Do primary energy resources influence industry location?
AbstractBy choosing to locate in a particular place, firms create employment opportunities for workers living there. And the wages they pay increase demand for local goods and services, creating additional job opportunities and further increasing the tax base. Consequently, state and local governments go to great lengths to encourage firms to locate within their boundaries.> In recent years, volatility in energy markets due to deregulation and events in the Middle East have increased the role that energy resource endowments may play in firm location. Thus, economic development agencies in energy producing states have highlighted their natural advantages as a way to attract and retain businesses. Yet there is scant evidence that firms base their location decisions on the availability of primary energy resources, such as coal, oil, and natural gas.> Martinek and Orlando explore the role of primary energy resources in industry location. They examine the relationship between state energy supplies and employment in energy-intensive industries and suggest there is a limited relationship between the production of primary energy resources and industry location. State energy supplies are associated with the location of only the most energy-intensive firms. In other energy-intensive industries, firm location decisions appear largely unresponsive to state energy conditions.
Download InfoIf you experience problems downloading a file, check if you have the proper application to view it first. In case of further problems read the IDEAS help page. Note that these files are not on the IDEAS site. Please be patient as the files may be large.
Bibliographic InfoArticle provided by Federal Reserve Bank of Kansas City in its journal Economic Review.
Volume (Year): (2002)
Issue (Month): Q III ()
Please report citation or reference errors to , or , if you are the registered author of the cited work, log in to your RePEc Author Service profile, click on "citations" and make appropriate adjustments.:
- Alicia H. Munnell & Leah M. Cook, 1990.
"How does public infrastructure affect regional economic performance?,"
New England Economic Review, Federal Reserve Bank of Boston,
Federal Reserve Bank of Boston, issue Sep, pages 11-33.
- Alicia H. Munnell, 1990. "How does public infrastructure affect regional economic performance?," Conference Series ; [Proceedings], Federal Reserve Bank of Boston, Federal Reserve Bank of Boston, vol. 34, pages 69-112.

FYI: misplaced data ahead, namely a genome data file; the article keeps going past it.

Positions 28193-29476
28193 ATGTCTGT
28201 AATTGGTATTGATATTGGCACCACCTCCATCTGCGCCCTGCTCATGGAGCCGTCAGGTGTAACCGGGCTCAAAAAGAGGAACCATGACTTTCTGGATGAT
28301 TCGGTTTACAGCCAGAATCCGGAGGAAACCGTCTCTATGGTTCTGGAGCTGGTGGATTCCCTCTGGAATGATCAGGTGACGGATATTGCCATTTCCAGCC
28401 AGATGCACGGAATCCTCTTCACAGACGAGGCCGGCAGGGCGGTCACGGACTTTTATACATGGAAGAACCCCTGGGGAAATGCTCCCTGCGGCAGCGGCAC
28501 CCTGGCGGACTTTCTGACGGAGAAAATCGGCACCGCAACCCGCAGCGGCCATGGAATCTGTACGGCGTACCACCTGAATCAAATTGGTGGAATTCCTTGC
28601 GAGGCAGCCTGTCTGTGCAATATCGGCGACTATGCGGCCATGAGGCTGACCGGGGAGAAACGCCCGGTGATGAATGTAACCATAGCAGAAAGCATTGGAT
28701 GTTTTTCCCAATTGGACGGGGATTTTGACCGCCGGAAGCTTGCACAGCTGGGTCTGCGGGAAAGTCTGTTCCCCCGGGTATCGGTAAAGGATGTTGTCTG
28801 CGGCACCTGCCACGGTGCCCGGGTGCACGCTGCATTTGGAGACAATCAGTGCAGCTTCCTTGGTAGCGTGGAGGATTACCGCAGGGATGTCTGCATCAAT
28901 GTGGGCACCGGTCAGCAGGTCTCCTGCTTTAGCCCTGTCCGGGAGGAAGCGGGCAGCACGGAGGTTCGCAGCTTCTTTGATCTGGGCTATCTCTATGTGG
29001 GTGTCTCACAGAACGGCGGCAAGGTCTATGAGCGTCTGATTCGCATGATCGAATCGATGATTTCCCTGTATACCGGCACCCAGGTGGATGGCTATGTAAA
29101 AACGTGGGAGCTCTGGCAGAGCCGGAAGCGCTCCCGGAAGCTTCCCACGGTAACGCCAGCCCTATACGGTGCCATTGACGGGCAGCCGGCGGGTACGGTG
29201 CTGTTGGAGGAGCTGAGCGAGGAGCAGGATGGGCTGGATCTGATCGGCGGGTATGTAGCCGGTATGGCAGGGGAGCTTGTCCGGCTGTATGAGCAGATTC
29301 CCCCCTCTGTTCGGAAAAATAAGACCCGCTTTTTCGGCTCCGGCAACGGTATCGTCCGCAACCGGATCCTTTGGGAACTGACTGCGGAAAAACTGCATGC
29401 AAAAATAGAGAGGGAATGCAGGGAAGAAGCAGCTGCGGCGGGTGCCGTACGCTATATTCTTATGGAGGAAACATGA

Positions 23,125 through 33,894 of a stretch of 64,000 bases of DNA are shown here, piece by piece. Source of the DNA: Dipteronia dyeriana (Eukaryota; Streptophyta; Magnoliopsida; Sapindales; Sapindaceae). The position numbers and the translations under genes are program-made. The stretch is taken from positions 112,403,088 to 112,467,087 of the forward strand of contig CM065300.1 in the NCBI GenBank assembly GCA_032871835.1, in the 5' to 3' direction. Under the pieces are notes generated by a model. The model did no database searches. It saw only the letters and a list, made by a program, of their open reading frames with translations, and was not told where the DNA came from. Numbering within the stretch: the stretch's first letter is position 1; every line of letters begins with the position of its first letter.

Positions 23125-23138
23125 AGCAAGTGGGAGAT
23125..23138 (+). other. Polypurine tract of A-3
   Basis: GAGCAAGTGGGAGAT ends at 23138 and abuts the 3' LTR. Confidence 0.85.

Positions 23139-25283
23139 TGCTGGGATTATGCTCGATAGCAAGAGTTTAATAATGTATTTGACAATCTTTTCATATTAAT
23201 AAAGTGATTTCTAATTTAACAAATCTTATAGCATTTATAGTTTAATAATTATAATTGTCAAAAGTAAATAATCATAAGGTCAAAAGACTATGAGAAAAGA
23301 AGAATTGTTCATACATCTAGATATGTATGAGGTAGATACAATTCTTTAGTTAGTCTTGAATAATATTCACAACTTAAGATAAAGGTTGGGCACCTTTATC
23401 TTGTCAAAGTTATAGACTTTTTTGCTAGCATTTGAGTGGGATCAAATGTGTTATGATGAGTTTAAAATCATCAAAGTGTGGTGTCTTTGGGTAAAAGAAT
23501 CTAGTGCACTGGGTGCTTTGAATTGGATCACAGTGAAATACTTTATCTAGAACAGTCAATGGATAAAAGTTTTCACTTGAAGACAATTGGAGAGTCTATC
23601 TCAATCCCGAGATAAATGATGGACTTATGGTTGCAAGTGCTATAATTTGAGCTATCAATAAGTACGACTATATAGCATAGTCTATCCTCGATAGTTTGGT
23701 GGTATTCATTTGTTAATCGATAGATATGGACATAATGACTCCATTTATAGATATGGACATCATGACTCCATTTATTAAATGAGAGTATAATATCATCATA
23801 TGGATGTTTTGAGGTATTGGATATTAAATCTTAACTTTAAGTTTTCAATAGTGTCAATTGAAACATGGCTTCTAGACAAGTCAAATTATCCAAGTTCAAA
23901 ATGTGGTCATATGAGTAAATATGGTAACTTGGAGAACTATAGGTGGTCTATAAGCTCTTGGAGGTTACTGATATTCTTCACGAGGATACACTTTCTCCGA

- Hanson, G.H., 1999.
"`Market Potential, Increasing Returns, and Geographic Concentration,"
Working Papers, Research Seminar in International Economics, University of Michigan
439, Research Seminar in International Economics, University of Michigan.
- H. Hanson, Gordon, 2005. "Market potential, increasing returns and geographic concentration," Journal of International Economics, Elsevier, Elsevier, vol. 67(1), pages 1-24, September.
- Gordon H. Hanson, 1998. "Market Potential, Increasing Returns, and Geographic Concentration," NBER Working Papers 6429, National Bureau of Economic Research, Inc.
- Anderson, John E. & Wassmer, Robert W., 1995. "The decision to 'bid for business': Municipal behavior in granting property tax abatements," Regional Science and Urban Economics, Elsevier, Elsevier, vol. 25(6), pages 739-757, December.
- Michael J. Orlando, 2000. "On the importance of geographic and technological proximity for R&D spillovers : an empirical investigation," Research Working Paper, Federal Reserve Bank of Kansas City RWP 00-02, Federal Reserve Bank of Kansas City.
- Helms, L Jay, 1985. "The Effect of State and Local Taxes on Economic Growth: A Time Series-Cross Section Approach," The Review of Economics and Statistics, MIT Press, vol. 67(4), pages 574-82, November.
- Timothy J. Bartik, 2003. "Local Economic Development Policies," Upjohn Working Papers and Journal Articles, W.E. Upjohn Institute for Employment Research 03-91, W.E. Upjohn Institute for Employment Research.
- Timothy J. Bartik, 1991. "Who Benefits from State and Local Economic Development Policies?," Books from Upjohn Press, W.E. Upjohn Institute for Employment Research, W.E. Upjohn Institute for Employment Research, number wbsle.
For technical questions regarding this item, or to correct its authors, title, abstract, bibliographic or download information, contact: (LDayrit).
If references are entirely missing, you can add them using this form.